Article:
Attic Knee Walls

attic knee wall how to color.jpg

This project is much easier during construction, but can also be completed as a retrofit. If you have more than one of these spaces, I’d consider hiring a Pro for this job, trust me I’ve done it before. As with all seal and insulate projects, it is critical not to skip any steps. Heat travels the path of least resistance, you must seal all of the paths to make the impact. A one inch hole will transmit about the same heat as a 4×8 sheet of drywall.

A typical attic knee wall installed without an exterior air barrier is about 25% effective. If you enclose that R-13 insulation with 1-inch foam board, you’ll go from R-3 to R-18, and that’s a difference you’ll feel.
R-13 x 25% = R-3
R-13 + R-5 = R-18
R-values in this calculation are not taking into account framing, installation grade, etc…
In this image you can see all of the HOT yellow spots in this bedroom built over a garage.
Due to the improper installation of the insulation and the complete lack of an air barrier, there were many areas of the wall over 90 degrees. Only the pillows on the bed were at the thermostat setting of 72 degrees.
The lower wall sections that are yellow, were from the insulation not touching the drywall.
Also, don’t forget about those small doors, you’ll need to seal and insulate them to the same level as the wall.
The yellow around the small door at the bottom is attic air leaking into the home.
The yellow spot on the wall is where insulation fell, a typical problem when insulation is not enclosed with an air barrier.

From Building America Solution Center

Knee walls, the walls that separate conditioned from unconditioned space in an attic, can be a source of significant air leakage if a continuous air barrier is not provided to prevent unconditioned air from flowing under the knee wall and under the floor boards of the attic room.

There are two ways to block off this air flow: 1) a continuous air barrier can be installed on the exterior of the kneewall framing from the top of the knee wall down to the attic floor, including the spaces between the attic floor joists from the bottom of the knee wall to the ceiling deck below, or 2) a continuous air barrier can be installed along the underside of the attic roofline from the top of the knee wall to the top plate of the home’s exterior wall. With either method, the air barrier should be installed before installing attic floor insulation in the unconditioned portion of the attic. We prefer the first method for a few reasons; it is the only choice when installed over a garage or other unconditioned space and you rarely can get enough insulation installed properly along the roof line to meet your insulation needs.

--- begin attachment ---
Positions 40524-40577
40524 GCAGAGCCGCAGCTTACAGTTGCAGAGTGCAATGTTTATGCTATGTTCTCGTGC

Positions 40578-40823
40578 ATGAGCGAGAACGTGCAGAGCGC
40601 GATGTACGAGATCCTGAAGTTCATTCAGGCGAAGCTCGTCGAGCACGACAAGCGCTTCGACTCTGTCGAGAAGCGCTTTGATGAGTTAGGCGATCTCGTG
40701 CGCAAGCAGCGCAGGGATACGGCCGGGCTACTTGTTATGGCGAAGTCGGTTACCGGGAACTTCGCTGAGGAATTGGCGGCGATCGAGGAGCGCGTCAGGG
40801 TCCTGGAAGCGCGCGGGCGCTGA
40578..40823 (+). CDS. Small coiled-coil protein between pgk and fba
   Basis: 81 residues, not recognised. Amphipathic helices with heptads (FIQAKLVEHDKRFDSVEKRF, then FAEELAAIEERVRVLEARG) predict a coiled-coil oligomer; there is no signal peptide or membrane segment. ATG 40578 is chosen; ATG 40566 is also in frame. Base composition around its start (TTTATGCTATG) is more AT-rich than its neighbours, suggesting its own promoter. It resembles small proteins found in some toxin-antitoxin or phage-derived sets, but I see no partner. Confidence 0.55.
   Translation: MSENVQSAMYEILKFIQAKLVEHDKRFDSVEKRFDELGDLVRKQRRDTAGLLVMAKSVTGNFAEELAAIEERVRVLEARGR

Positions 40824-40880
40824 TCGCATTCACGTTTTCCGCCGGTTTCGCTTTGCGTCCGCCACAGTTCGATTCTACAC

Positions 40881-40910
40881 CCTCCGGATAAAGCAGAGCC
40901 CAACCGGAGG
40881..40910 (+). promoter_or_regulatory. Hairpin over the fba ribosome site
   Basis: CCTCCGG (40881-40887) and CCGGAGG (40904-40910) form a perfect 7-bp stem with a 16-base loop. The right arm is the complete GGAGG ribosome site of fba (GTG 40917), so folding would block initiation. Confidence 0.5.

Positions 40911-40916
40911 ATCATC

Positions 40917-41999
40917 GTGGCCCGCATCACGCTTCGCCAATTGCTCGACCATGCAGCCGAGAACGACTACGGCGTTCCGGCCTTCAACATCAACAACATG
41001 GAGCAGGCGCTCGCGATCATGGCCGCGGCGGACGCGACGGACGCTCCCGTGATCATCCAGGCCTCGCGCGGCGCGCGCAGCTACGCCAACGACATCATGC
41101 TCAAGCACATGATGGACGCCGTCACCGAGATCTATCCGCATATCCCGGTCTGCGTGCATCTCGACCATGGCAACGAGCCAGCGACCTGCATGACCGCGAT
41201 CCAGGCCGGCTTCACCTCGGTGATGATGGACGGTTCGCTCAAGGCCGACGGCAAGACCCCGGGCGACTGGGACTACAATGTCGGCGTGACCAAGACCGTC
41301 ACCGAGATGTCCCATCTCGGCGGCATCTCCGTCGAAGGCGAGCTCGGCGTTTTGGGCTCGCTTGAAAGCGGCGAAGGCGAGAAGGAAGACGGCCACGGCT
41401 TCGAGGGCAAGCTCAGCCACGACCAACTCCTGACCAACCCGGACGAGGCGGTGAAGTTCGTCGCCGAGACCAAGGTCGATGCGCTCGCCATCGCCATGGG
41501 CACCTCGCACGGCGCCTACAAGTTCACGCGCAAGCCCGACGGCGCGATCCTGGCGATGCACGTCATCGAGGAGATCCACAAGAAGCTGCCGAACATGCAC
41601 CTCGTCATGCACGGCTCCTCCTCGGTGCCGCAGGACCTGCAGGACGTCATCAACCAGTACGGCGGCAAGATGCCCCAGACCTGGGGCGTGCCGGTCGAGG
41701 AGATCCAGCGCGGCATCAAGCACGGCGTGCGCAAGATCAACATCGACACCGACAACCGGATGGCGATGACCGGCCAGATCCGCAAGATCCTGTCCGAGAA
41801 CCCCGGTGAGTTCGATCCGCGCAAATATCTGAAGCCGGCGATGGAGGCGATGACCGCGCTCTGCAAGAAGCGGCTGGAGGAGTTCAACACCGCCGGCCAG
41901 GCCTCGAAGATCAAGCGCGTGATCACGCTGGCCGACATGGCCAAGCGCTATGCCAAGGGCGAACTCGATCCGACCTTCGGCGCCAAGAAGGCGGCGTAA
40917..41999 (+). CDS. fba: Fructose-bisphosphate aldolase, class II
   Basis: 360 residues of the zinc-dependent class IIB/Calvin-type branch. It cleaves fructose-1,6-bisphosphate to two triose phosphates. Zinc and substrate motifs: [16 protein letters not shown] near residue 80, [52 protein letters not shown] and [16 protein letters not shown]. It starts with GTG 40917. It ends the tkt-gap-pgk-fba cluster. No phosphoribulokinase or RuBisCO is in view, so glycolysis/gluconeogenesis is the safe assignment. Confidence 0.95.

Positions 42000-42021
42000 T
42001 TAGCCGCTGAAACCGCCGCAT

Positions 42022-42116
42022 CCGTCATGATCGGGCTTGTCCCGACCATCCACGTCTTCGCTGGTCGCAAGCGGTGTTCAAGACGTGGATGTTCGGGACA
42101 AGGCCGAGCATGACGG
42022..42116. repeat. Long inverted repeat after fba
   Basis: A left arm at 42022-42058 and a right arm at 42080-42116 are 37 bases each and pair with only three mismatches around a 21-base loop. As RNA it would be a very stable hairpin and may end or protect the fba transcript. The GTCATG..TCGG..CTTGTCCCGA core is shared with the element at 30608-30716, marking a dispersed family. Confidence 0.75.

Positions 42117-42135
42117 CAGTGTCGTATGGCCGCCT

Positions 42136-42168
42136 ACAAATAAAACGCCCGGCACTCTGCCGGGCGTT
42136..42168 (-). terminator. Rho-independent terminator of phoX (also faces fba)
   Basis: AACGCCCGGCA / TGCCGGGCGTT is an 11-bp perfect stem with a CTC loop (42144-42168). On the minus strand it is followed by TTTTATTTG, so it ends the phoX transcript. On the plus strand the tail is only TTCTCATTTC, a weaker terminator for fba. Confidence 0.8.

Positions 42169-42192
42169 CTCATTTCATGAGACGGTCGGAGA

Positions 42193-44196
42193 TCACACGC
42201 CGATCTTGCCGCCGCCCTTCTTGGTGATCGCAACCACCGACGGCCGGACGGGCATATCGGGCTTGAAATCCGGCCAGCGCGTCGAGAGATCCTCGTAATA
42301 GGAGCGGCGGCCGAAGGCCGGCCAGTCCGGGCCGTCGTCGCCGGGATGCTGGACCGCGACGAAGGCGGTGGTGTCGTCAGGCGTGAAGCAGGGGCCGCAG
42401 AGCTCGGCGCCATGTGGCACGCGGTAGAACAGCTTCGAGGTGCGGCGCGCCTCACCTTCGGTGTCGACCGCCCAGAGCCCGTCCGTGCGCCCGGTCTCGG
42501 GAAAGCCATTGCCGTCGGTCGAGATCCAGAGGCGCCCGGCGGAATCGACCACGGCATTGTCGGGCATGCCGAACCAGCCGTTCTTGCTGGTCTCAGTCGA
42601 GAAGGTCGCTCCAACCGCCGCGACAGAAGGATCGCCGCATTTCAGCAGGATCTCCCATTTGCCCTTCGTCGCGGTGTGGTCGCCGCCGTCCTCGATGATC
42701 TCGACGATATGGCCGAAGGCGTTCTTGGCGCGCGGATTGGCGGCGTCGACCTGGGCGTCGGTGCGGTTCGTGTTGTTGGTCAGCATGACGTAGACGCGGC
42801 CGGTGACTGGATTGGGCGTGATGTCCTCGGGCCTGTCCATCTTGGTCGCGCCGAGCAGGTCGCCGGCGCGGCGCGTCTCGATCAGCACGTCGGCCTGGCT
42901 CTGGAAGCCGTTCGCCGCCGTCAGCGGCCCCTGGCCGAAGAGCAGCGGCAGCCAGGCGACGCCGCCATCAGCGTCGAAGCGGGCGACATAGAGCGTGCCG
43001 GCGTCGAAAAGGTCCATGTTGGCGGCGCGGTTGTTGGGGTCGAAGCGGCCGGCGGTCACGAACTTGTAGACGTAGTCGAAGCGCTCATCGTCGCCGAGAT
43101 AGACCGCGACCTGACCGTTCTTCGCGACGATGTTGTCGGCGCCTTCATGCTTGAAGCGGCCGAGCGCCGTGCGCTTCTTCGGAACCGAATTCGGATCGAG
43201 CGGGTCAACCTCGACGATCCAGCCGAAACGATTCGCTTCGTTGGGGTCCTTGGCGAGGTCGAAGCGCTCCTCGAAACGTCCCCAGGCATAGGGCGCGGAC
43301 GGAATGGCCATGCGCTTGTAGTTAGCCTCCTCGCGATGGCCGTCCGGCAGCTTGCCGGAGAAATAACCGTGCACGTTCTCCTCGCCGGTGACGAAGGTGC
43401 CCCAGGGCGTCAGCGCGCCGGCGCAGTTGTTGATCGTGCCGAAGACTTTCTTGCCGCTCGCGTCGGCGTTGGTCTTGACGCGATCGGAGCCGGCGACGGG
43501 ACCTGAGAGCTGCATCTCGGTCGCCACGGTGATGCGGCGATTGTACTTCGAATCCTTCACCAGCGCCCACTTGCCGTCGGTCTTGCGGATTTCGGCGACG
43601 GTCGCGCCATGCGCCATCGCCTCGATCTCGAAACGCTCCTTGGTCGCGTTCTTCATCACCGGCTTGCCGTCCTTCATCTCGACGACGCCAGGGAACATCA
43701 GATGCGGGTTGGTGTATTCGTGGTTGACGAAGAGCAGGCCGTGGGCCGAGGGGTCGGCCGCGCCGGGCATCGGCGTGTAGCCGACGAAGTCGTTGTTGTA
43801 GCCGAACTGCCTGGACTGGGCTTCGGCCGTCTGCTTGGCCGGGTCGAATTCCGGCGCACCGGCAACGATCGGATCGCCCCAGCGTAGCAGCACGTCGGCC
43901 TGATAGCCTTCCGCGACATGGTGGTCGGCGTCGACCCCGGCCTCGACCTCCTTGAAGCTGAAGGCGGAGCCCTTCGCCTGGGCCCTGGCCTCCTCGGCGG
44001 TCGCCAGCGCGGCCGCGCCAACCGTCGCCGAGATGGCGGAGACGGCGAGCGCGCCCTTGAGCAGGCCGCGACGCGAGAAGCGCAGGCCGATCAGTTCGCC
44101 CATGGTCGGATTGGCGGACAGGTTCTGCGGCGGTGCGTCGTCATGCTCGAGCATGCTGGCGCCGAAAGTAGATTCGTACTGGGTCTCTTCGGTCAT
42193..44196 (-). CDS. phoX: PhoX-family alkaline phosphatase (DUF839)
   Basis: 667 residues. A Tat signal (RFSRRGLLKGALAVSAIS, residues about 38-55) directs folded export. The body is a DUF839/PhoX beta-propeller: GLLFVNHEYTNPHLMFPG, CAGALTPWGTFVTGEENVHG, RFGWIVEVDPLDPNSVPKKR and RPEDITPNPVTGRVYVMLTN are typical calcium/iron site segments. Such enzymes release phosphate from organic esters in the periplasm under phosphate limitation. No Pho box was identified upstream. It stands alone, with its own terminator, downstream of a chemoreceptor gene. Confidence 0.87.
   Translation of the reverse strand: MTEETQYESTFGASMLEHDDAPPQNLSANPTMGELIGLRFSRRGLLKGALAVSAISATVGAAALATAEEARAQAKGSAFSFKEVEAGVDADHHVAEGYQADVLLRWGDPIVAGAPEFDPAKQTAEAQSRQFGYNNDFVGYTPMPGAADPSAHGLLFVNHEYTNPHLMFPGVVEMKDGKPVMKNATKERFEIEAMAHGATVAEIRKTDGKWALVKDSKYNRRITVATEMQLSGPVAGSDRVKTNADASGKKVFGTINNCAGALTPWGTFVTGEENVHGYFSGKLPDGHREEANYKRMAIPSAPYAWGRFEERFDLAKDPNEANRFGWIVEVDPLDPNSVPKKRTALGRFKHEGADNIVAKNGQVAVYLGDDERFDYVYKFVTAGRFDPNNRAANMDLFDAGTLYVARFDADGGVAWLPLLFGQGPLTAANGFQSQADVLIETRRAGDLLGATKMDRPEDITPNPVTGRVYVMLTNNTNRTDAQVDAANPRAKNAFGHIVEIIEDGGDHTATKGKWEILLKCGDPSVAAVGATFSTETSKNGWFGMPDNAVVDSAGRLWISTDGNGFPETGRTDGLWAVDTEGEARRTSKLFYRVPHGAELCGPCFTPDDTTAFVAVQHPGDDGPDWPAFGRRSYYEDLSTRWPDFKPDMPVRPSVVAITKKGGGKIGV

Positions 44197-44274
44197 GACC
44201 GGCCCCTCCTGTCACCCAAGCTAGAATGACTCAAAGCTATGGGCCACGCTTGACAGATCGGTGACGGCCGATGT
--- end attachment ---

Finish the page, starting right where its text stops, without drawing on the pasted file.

An air barrier is defined as any durable, solid material that blocks air flow between conditioned space and unconditioned space, including necessary sealing to block excessive air flow at edges and seams and adequate support to resist positive and negative pressures without displacement or damage. Air barrier material can include thin sheet goods such as rigid insulation, dry wall (though we don’t recommend this, due to the potential of moisture in the attic) , OSB, plywood, or rolled batt insulation that is covered with spray foam. These materials may be installed by insulators, framers, or drywallers. This task should be included in the contract for the appropriate trade depending on the workflow at the specific job site.